Various messages warning that Facebook is now deleting inactive likes from Facebook Pages are circulating vigorously across the network.
The messages implore users to interact with Pages they value so that their ‘like’ will not be removed and they continue to see Page posts.
However, the messages are misleading and are apparently derived from a misinterpretation of a March 2015 Facebook news update.
Many Page admins have taken the announcement to mean that Facebook is removing likes from accounts that are not currently active on their Page. They have therefore sent out warning messages asking followers to interact with their Pages to avoid having their like removed.
However, this interpretation is incorrect. Even if a user has not been active on a particular Page for a while, his or her ‘like’ will NOT be removed from the Page.
Facebook IS removing memorialized and voluntarily deactivated accounts from the like counts of Pages. The Facebook announcement notes:
Over the coming weeks, Page admins should expect to see a small dip in their number of Page likes as a result of this update. It’s important to remember, though, that these removed likes represent people who were already inactive on Facebook.
Going forward, any accounts that are voluntarily deactivated or memorialized will be removed from a Page’s like count.
If a deactivated account is reactivated, the account will be re-added to a Page’s like count. Everyone benefits from meaningful information on Facebook. It’s our hope that this update makes Pages even more valuable for businesses.
Thus, the likes that are being removed are only those that have no real value to Page owners. The likes are from users who will NEVER interact with the Page again (Unless they reactivate their account in which case their Page like will be added back).
While the update may well result in a significant drop in overall Page likes for some Page owners, their removal should have no impact on the number of users who actually interact with a particular Page.
The request in these messages for users to interact with Pages to avoid having their likes removed is therefore redundant. Users who actually see and read these posts will not be considered inactive and their likes will not be removed.
All that being said, I should clarify that users who have liked a Page may no longer see that Page’s posts if they have not interacted with the Page for some time. Facebook uses a quite complex algorithm that filters the posts people see based on a large number of factors. The less a user interacts with a Page’s posts, the less likely future posts from that Page will be shown on his or her feed.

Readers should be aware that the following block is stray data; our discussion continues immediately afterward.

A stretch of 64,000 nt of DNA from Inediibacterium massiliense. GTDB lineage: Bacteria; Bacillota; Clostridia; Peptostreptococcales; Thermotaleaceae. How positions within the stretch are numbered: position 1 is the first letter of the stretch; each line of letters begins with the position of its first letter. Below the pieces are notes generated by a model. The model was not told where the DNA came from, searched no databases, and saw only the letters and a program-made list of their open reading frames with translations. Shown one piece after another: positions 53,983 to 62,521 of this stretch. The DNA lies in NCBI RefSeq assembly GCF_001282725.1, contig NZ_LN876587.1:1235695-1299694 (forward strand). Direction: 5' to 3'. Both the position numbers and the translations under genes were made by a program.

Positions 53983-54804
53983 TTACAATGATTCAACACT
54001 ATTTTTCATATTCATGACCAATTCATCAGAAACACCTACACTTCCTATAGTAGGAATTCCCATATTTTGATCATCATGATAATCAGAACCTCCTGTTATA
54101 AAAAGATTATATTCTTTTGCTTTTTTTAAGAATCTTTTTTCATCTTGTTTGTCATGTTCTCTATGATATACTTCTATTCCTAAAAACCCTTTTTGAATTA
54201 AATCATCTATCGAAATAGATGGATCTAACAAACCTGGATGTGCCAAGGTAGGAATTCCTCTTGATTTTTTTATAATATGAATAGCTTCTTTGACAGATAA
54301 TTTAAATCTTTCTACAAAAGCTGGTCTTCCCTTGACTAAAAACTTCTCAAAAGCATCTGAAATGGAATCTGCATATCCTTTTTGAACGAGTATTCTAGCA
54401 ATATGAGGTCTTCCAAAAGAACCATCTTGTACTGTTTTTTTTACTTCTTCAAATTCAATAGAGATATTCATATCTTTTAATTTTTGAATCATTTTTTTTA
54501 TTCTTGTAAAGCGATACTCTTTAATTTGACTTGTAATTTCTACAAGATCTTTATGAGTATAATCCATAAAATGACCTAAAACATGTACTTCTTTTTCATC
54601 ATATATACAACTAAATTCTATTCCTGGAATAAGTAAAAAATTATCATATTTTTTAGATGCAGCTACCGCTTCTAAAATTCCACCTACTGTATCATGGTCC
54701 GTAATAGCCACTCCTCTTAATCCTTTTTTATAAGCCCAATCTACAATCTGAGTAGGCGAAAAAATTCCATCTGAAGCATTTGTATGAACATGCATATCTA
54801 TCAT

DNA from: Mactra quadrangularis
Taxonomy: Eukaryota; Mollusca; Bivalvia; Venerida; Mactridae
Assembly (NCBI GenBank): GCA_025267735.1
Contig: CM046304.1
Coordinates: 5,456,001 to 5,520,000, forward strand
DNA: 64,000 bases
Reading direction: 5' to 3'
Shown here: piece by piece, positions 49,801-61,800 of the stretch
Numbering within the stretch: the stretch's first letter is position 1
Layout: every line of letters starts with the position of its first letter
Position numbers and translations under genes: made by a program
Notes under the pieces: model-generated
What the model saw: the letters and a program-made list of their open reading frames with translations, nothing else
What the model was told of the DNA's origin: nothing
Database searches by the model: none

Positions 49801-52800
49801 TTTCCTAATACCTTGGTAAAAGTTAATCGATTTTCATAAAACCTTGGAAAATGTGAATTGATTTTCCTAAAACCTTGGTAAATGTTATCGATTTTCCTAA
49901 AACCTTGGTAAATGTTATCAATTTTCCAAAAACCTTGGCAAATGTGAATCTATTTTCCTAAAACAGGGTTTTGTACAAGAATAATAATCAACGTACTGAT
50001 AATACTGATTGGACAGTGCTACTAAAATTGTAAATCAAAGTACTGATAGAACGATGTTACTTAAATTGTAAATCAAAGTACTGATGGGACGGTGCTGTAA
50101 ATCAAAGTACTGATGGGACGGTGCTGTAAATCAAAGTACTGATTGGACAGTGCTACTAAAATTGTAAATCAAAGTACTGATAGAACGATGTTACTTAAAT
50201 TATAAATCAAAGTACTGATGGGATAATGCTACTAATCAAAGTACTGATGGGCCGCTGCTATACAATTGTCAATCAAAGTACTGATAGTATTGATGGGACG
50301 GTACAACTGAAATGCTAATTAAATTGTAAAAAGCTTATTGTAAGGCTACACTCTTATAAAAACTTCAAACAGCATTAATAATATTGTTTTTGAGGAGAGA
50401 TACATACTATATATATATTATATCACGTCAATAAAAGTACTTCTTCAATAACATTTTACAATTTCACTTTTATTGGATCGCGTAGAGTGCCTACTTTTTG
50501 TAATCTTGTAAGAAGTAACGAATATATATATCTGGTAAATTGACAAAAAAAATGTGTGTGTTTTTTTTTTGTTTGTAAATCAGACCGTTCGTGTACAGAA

But, while a user who has not been active on a particular Page may no longer see posts from the Page, his or her Page like will NOT be removed.
While a sudden drop in Page likes may be worrisome for some Page owners, the change is actually a positive one and should result in more meaningful and current Page statistics.
Importance NoticeAfter considerable thought and with an ache in my heart, I have decided that the time has come to close down the Hoax-Slayer website.
These days, the site does not generate enough revenue to cover expenses, and I do not have the financial resources to sustain it going forward.
Moreover, I now work long hours in a full-time and physically taxing job, so maintaining and managing the website and publishing new material has become difficult for me.
And finally, after 18 years of writing about scams and hoaxes, I feel that it is time for me to take my fingers off the keyboard and focus on other projects and pastimes.
When I first started Hoax-Slayer, I never dreamed that I would still be working on the project all these years later or that it would become such an important part of my life. It's been a fantastic and engaging experience and one that I will always treasure.
I hope that my work over the years has helped to make the Internet a little safer and thwarted the activities of at least a few scammers and malicious pranksters.
A Big Thank YouI would also like to thank all of those wonderful people who have supported the project by sharing information from the site, contributing examples of scams and hoaxes, offering suggestions, donating funds, or helping behind the scenes.
I would especially like to thank David White for his tireless contribution to the Hoax-Slayer Facebook Page over many years. David's support has been invaluable, and I can not thank him enough.
Closing DateHoax-Slayer will still be around for a few weeks while I wind things down. The site will go offline on May 31, 2021. While I will not be publishing any new posts, you can still access existing material on the site until the date of closure.
Thank you, one and all!